Last week the Treasury Department announced that the “Pay or Play” mandate requiring employers with over 50 full time employees to offer health coverage or pay stiff fines would be delayed until 2015.
Last week the Treasury Department announced that the “Pay or Play” mandate requiring employers with over 50 full time employees to offer health coverage or pay stiff fines would be delayed until 2015. The collective sigh of relief could be heard from Washington to California. “We have heard the concerns about the complexity of the requirements and the need for more time to implement them effectively,” wrote Mark J. Mazur, assistant secretary for tax policy, in a blog post.  Randy Johnson, senior vice president of the U.S. Chamber of Commerce commented that the announcement was “A pleasant surprise.”

So, all the parties will have another whole year to sort out the complexities of implementing the employer mandate. The states will have more time to get their SHOP, Small Group Health Options, websites up a running. The IRS will have time to straighten out the tax codes. The Department of Health and Human Services will have more time to get their regulations ironed out and clarified to the business community. And employees will be able to keep their current high priced coverage or go to the state exchanges to get coverage.  

The state health exchanges offering individual and family plans are scheduled to open on time on October 1st. The California version of the public health benefit exchange, or marketplace as it is sometimes called, is www.coveredca.com. I will be allowed to participate in the exchange as an independent broker after I become certified. Certification and testing was to be in August, but has been postponed until sometime in September. But today I can still help you find out what plans purchased through the exchange would cost for you and your family. I have a calculator that will determine if you are entitled to a subsidy or tax credit, and what those amounts would be for each plan. For families with modest incomes the subsidies can be quite large.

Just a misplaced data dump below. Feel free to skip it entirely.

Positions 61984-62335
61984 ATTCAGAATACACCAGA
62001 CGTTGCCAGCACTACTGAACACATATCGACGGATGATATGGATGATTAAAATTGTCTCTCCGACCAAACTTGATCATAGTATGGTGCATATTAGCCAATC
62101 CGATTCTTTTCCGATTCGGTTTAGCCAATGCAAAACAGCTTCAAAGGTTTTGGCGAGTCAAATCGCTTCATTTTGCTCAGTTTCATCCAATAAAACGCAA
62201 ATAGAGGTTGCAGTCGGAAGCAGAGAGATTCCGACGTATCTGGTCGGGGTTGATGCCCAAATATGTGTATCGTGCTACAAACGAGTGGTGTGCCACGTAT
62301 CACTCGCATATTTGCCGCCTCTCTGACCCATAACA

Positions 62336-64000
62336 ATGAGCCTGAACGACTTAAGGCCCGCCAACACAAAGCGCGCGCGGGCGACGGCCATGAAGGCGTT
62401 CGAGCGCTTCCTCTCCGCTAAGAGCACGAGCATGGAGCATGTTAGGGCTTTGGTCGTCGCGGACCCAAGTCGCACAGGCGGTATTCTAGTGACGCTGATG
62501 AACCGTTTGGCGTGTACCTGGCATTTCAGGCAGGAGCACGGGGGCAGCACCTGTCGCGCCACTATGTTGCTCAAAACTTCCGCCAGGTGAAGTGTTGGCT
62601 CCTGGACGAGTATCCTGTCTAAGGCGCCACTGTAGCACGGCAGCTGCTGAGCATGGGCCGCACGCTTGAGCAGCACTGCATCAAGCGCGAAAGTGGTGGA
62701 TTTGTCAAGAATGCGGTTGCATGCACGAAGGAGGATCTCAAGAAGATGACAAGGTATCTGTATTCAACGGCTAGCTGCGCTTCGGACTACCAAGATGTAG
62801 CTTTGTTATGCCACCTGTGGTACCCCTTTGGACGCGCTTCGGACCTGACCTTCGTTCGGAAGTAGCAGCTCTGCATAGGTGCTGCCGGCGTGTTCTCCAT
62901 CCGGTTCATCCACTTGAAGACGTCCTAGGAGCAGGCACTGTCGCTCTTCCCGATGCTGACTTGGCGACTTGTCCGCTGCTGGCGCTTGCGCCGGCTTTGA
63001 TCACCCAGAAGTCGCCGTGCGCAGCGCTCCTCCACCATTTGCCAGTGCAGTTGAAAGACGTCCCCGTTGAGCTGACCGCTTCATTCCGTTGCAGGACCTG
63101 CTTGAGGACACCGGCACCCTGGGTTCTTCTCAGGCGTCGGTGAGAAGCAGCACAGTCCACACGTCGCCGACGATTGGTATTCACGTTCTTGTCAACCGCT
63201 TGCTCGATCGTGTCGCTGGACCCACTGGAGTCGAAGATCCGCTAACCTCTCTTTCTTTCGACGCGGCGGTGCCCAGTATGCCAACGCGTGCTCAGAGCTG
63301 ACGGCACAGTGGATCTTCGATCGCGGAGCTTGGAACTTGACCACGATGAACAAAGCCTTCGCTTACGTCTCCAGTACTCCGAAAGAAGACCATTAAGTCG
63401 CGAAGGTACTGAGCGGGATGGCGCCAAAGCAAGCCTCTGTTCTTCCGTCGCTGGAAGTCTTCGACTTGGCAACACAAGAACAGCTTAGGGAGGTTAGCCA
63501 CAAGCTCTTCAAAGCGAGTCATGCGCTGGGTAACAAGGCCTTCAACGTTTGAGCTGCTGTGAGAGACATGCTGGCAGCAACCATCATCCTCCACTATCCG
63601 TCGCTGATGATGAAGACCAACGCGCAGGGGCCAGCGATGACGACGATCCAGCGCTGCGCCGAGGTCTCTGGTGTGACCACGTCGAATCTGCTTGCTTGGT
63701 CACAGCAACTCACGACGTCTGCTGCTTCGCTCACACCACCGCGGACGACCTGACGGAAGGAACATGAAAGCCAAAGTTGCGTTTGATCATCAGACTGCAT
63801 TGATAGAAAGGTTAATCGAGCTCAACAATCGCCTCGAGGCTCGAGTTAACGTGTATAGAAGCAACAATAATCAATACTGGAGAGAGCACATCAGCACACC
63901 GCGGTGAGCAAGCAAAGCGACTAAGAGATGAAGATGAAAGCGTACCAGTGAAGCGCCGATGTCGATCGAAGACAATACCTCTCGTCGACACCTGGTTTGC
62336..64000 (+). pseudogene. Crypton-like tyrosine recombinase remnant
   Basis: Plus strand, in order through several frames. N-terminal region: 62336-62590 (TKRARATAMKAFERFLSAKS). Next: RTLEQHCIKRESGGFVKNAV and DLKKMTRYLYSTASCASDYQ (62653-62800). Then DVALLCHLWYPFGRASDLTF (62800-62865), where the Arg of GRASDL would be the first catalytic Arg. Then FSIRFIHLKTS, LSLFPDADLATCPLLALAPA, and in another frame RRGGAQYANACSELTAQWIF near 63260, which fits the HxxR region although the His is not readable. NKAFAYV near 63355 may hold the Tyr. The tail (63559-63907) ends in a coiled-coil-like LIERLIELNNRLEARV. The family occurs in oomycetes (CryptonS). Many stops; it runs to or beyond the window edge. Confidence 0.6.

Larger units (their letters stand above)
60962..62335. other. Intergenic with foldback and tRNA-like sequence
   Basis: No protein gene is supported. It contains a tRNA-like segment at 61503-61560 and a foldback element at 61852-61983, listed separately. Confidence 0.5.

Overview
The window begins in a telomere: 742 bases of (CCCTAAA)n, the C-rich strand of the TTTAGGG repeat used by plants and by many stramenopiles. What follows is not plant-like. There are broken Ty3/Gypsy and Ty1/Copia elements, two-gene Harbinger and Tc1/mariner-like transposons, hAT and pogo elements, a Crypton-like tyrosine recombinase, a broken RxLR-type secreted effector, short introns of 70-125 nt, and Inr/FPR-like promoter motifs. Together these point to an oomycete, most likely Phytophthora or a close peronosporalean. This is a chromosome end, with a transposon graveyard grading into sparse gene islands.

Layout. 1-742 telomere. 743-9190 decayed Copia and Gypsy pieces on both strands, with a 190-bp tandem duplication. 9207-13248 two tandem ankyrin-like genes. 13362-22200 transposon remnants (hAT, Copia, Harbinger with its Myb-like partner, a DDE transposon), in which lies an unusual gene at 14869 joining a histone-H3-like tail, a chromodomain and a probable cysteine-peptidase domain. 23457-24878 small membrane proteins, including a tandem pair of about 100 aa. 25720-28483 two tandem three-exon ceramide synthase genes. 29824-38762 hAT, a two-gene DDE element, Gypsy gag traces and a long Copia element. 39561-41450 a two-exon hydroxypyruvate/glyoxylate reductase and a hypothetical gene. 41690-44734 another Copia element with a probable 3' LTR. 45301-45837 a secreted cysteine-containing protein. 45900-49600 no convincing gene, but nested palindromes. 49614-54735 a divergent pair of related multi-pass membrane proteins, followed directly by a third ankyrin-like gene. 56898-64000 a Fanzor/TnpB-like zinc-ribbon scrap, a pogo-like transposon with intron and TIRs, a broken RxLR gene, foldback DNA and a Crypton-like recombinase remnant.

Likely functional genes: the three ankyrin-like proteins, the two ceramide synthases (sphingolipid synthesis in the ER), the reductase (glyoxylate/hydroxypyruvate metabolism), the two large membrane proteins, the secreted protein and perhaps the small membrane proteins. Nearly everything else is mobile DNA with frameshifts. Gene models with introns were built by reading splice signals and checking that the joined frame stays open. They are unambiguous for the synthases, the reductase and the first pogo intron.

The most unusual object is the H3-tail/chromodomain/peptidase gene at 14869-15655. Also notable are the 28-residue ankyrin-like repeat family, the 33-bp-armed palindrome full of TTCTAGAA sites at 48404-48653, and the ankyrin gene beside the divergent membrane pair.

Last week the Treasury Department announced that the “Pay or Play” mandate requiring employers with over 50 full time employees to offer health coverage or pay stiff fines would be delayed until 2015.
Last week the Treasury Department announced that the “Pay or Play” mandate requiring employers with over 50 full time employees to offer health coverage or pay stiff fines would be delayed until 2015. The collective sigh of relief could be heard from Washington to California. “We have heard the concerns about the complexity of the requirements and the need for more time to implement them effectively,” wrote Mark J. Mazur, assistant secretary for tax policy, in a blog post.  Randy Johnson, senior vice president of the U.S. Chamber of Commerce commented that the announcement was “A pleasant surprise.”

So, all the parties will have another whole year to sort out the complexities of implementing the employer mandate. The states will have more time to get their SHOP, Small Group Health Options, websites up a running. The IRS will have time to straighten out the tax codes. The Department of Health and Human Services will have more time to get their regulations ironed out and clarified to the business community. And employees will be able to keep their current high priced coverage or go to the state exchanges to get coverage.  

The state health exchanges offering individual and family plans are scheduled to open on time on October 1st. The California version of the public health benefit exchange, or marketplace as it is sometimes called, is www.coveredca.com. I will be allowed to participate in the exchange as an independent broker after I become certified. Certification and testing was to be in August, but has been postponed until sometime in September. But today I can still help you find out what plans purchased through the exchange would cost for you and your family. I have a calculator that will determine if you are entitled to a subsidy or tax credit, and what those amounts would be for each plan. For families with modest incomes the subsidies can be quite large.